The report - available to download here - analyses 105 of the world’s largest public companies in three key sectors: coal mining, electricity, and oil and gas.
The report shows significant improvement in companies’ carbon policies and management processes but concludes that most are yet to adopt business strategies that align with the goals of the Paris Agreement.
The report was released today at the Asset Owners’ State of Transition Climate Summit held in partnership with FTSE Russell and the London School of Economics at the London Stock Exchange, where the world’s leading asset owners worked together to identify interventions that asset owners can make to help shape the transition to a low carbon economy.
- The electricity sector and general mining companies are best prepared in terms of their overall quality of management.
- In contrast, nine pure-play coal companies are stuck on levels 0 and 1 of the management quality assessment.
- Oil and gas companies acknowledge the importance of climate change but most do not have emissions reduction targets.
- There is clear progress across all three sectors, with 17 out of the 54 companies improving since TPI’s previous assessment. Progress is related to implementing new carbon management practices, such as explicitly recognising climate change as a business risk / opportunity, and setting emissions reduction targets.
- Of the 37 electricity utilities assessed, 26 have targets extending to at least 2020, but only 19 have targets encompassing 2030. Of these, over half are projected to be aligned with at least the Paris Pledges in 2020, and most of these also align with a Below 2 Degrees scenario.
- Only 5 of the electricity companies – E.ON, EDF, Enel, Iberdrola and SSE – are aligned with Below 2 Degrees by 2030.
- In the oil and gas and mining sectors, very few companies have set emissions targets reduction targets for the carbon emissions from the use of coal, oil and gas in buildings, electricity generation, industry and transport.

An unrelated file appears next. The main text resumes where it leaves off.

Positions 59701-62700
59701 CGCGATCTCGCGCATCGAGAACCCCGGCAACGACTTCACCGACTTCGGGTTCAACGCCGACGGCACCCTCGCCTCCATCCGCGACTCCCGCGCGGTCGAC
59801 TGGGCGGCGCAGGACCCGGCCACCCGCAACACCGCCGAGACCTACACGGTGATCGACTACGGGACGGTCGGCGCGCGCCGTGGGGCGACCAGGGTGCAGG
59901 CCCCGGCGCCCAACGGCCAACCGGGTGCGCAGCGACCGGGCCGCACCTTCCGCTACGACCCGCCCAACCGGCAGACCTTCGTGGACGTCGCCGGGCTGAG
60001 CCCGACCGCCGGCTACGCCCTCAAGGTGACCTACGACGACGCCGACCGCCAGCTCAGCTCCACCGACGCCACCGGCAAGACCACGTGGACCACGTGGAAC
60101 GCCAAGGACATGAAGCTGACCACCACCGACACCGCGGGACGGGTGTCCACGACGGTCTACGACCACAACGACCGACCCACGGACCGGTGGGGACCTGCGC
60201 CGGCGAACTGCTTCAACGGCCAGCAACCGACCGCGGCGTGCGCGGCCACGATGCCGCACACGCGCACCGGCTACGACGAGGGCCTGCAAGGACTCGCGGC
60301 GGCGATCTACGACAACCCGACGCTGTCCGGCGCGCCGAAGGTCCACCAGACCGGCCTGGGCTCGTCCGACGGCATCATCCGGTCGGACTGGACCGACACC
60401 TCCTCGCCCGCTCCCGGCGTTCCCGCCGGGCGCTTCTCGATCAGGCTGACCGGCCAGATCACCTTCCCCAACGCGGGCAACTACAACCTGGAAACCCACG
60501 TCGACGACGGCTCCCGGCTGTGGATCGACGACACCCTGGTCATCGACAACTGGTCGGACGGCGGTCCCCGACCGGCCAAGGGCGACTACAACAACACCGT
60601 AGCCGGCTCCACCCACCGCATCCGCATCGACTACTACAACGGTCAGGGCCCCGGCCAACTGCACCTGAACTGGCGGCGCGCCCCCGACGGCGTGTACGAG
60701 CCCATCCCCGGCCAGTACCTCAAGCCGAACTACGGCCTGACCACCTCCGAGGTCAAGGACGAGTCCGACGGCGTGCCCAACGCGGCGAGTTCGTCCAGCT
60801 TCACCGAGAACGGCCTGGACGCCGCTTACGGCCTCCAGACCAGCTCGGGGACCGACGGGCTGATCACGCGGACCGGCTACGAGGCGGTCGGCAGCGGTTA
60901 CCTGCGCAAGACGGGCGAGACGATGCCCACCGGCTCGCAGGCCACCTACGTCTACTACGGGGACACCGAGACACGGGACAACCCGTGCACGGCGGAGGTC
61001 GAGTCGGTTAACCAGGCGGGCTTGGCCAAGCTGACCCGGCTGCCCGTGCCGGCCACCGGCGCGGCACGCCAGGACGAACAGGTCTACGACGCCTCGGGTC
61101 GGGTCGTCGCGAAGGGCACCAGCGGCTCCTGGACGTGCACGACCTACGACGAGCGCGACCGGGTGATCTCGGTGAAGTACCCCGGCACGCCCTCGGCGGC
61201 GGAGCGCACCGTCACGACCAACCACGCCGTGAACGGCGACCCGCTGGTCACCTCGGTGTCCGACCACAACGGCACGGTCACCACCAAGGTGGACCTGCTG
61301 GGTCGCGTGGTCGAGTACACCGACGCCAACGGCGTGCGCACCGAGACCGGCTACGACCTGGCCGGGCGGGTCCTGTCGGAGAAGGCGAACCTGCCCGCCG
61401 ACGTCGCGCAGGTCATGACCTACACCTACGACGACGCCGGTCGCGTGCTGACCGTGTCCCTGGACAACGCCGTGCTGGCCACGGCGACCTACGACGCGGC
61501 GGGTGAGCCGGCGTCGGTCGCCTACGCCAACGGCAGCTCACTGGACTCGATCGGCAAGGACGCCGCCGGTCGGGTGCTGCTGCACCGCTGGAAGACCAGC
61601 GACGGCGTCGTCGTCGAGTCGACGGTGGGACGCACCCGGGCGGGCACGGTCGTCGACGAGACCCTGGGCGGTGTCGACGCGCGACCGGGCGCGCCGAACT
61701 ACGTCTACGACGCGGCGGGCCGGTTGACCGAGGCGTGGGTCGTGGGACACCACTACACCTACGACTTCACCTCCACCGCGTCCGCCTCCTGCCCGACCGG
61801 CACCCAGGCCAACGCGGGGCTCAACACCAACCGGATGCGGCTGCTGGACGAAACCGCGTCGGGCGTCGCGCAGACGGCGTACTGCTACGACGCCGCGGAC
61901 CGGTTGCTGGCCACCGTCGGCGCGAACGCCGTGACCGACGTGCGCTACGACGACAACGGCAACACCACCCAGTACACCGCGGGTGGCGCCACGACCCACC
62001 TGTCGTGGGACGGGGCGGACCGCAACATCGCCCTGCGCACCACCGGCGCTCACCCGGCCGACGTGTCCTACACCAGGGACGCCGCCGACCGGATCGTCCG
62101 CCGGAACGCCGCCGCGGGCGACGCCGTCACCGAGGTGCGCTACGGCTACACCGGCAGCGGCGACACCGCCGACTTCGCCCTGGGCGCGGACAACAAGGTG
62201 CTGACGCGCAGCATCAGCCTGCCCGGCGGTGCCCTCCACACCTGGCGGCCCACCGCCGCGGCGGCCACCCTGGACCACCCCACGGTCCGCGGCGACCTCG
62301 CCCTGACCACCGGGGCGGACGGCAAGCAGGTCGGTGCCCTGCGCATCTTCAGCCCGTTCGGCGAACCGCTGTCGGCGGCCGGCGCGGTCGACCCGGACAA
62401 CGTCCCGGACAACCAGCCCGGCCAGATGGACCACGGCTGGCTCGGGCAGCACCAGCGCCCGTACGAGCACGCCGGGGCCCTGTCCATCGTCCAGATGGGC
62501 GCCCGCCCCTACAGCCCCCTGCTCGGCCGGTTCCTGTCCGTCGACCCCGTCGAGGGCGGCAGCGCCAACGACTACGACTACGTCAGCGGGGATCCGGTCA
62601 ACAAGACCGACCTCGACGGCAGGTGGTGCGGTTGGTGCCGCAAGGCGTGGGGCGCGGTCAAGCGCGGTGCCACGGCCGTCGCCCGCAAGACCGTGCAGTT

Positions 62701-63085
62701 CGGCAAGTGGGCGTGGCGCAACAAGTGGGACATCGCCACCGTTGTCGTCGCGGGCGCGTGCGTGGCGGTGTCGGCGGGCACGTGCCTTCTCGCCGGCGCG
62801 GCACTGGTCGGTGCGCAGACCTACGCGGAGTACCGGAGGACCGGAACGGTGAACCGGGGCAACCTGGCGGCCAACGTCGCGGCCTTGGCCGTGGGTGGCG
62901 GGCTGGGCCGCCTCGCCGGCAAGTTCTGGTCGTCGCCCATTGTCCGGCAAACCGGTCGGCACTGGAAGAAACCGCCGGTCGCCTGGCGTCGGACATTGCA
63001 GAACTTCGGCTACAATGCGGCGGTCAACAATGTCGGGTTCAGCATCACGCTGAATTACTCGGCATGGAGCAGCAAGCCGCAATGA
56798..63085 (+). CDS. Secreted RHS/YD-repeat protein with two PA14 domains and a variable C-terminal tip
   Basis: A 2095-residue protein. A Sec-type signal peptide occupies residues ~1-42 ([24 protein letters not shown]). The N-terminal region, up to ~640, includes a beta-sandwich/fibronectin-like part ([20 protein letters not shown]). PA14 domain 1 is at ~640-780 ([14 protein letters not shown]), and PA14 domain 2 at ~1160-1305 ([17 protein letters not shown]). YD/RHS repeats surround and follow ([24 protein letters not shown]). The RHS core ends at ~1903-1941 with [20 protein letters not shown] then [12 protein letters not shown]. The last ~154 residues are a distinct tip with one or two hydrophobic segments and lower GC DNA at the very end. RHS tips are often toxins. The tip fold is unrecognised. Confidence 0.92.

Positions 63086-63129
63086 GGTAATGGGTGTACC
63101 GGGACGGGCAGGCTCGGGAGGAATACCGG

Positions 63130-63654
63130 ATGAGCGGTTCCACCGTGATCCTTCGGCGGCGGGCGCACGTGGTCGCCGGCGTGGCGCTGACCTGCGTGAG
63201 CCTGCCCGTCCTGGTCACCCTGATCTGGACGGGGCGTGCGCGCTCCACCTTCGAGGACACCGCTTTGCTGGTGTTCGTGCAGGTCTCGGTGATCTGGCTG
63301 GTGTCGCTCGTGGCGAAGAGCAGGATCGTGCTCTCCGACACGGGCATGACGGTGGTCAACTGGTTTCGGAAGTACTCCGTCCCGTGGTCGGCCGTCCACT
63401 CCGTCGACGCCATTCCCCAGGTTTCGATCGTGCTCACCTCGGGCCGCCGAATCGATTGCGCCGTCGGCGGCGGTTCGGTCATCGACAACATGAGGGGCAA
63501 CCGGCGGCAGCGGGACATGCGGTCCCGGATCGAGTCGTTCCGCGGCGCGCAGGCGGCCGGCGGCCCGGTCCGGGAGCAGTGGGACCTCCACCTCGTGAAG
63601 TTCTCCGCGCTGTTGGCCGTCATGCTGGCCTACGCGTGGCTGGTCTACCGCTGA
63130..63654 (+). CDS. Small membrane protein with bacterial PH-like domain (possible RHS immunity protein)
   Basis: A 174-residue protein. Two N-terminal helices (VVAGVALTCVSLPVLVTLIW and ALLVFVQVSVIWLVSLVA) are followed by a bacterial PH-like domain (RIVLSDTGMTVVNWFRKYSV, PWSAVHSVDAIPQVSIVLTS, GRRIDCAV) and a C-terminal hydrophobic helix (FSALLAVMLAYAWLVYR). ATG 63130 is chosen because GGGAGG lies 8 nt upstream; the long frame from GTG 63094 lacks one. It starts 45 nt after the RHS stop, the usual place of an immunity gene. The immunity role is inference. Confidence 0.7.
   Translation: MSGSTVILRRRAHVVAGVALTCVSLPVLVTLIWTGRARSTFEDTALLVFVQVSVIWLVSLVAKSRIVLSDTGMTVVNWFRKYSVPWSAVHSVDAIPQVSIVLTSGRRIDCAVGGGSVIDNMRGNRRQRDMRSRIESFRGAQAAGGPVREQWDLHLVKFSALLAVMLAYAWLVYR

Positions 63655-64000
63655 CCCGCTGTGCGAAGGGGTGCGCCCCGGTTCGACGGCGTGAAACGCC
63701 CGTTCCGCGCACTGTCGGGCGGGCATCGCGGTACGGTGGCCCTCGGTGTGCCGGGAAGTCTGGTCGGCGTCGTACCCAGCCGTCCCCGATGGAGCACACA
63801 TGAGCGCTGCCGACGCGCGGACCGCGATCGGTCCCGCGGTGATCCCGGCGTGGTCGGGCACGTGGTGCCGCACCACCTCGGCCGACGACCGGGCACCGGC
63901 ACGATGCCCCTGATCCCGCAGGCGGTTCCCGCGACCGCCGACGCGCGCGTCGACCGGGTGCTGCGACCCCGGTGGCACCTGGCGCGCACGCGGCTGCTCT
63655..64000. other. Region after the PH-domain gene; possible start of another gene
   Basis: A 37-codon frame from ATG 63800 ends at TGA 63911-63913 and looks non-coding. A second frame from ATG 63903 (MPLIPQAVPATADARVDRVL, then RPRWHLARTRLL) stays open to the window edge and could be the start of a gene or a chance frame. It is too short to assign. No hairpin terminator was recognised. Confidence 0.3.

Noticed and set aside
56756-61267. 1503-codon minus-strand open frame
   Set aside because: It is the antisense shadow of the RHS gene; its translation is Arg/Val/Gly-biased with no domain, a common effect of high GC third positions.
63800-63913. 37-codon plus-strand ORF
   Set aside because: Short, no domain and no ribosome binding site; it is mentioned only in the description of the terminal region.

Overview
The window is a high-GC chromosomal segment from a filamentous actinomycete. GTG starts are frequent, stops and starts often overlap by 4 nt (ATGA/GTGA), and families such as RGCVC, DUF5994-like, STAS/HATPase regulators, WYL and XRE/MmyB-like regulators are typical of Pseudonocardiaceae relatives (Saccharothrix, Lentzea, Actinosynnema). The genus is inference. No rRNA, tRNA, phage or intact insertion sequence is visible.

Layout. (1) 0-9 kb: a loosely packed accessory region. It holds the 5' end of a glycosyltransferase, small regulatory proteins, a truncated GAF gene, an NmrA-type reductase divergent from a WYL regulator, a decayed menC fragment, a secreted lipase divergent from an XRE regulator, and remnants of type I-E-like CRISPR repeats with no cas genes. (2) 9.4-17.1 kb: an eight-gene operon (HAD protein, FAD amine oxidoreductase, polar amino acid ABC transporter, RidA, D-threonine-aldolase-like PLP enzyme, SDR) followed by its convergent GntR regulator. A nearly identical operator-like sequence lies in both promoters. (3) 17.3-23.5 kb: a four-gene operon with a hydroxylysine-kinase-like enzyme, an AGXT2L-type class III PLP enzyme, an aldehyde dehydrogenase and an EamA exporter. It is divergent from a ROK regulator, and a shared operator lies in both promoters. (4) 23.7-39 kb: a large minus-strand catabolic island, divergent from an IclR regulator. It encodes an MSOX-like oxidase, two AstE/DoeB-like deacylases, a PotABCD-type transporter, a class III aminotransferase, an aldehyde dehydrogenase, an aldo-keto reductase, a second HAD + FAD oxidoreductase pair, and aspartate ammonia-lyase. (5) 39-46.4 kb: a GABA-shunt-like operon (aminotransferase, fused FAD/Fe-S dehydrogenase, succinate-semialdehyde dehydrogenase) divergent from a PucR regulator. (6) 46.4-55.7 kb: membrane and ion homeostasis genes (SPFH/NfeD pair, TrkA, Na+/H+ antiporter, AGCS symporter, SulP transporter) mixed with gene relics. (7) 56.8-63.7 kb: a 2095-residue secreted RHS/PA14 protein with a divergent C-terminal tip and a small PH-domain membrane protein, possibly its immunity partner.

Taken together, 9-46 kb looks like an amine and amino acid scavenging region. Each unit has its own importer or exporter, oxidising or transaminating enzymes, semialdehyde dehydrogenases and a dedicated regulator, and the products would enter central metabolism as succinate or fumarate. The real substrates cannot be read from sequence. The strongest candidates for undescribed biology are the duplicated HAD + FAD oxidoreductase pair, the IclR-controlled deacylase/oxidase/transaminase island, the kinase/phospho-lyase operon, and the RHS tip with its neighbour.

Emma Howard Boyd, Chair of the Environment Agency, said:“It’s heartening to see many companies have implemented a wide range of carbon management practices, but it is concerning that companies are yet to align their business strategies with the goals of the Paris Agreement. On current trajectories, global temperature rise is expected to exceed 2°C by 2100, and a 3 to 4°C rise is likely. If investors are to have confidence risks are managed appropriately we need to see more on resilience to the physical threats of climate change in addition to better carbon management.”
Adam Matthews, Co-Chair of the Transition Pathway Initiative and Director of Ethics and Engagement for the Church of England Pensions Board, said: “Today’s report identifiers that Increasing numbers of electricity utilities are making the transition to renewable energy. However, most companies still do not take a strategic approach to climate change, and most electricity utilities either do not have quantitative, long-term emissions targets, or their targets do not keep pace with what the Paris Agreement requires.”
Professor Simon Dietz at the London School of Economics, who led the analysis, said:“Carbon performance is a crucial measure and in March 2018 we published a discussion paper, which sets out a proposal for how Carbon Performance could be assessed in the oil and gas sector in future.We are now working with companies in the sector to encourage them to provide the disclosures we need to assess their future performance.”